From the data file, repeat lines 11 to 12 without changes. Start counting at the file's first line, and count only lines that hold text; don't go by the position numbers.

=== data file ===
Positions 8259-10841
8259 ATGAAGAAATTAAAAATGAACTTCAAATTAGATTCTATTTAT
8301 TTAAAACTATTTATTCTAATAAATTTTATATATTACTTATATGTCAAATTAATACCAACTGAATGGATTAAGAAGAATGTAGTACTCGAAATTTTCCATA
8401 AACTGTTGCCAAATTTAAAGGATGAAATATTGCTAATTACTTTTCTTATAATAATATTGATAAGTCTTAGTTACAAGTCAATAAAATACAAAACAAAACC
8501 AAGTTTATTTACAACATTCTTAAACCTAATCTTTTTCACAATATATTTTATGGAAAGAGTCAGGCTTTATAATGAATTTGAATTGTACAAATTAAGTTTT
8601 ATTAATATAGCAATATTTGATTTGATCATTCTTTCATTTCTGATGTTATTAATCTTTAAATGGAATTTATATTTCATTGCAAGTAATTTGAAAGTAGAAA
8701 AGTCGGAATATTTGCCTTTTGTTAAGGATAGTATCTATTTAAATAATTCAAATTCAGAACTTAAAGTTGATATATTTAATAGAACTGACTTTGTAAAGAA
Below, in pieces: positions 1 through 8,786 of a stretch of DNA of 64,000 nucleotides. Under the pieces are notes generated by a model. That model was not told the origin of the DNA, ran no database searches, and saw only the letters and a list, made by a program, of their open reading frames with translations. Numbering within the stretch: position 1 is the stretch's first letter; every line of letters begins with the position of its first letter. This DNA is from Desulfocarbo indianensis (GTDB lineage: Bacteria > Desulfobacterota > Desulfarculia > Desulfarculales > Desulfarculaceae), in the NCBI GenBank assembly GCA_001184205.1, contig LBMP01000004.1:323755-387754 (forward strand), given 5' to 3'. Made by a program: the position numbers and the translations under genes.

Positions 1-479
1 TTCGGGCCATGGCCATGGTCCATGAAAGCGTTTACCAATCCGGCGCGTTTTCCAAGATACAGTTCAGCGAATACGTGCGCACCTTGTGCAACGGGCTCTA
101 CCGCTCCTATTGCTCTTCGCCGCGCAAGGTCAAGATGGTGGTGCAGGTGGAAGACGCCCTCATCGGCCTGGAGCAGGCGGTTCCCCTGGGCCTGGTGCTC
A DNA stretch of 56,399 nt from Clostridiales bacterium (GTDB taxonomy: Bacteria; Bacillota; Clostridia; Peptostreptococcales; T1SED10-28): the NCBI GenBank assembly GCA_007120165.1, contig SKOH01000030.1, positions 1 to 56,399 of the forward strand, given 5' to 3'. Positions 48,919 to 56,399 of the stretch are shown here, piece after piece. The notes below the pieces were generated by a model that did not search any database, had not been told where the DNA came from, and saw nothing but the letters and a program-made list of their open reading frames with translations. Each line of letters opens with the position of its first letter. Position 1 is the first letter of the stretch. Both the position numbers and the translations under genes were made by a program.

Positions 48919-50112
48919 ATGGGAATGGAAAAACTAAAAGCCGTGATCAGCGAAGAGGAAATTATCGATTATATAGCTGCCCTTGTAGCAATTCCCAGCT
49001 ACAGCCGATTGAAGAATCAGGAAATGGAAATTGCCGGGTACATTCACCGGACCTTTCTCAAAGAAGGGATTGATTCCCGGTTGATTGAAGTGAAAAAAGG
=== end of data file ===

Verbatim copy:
101 CCGCTCCTATTGCTCTTCGCCGCGCAAGGTCAAGATGGTGGTGCAGGTGGAAGACGCCCTCATCGGCCTGGAGCAGGCGGTTCCCCTGGGCCTGGTGCTC
A DNA stretch of 56,399 nt from Clostridiales bacterium (GTDB taxonomy: Bacteria; Bacillota; Clostridia; Peptostreptococcales; T1SED10-28): the NCBI GenBank assembly GCA_007120165.1, contig SKOH01000030.1, positions 1 to 56,399 of the forward strand, given 5' to 3'. Positions 48,919 to 56,399 of the stretch are shown here, piece after piece. The notes below the pieces were generated by a model that did not search any database, had not been told where the DNA came from, and saw nothing but the letters and a program-made list of their open reading frames with translations. Each line of letters opens with the position of its first letter. Position 1 is the first letter of the stretch. Both the position numbers and the translations under genes were made by a program.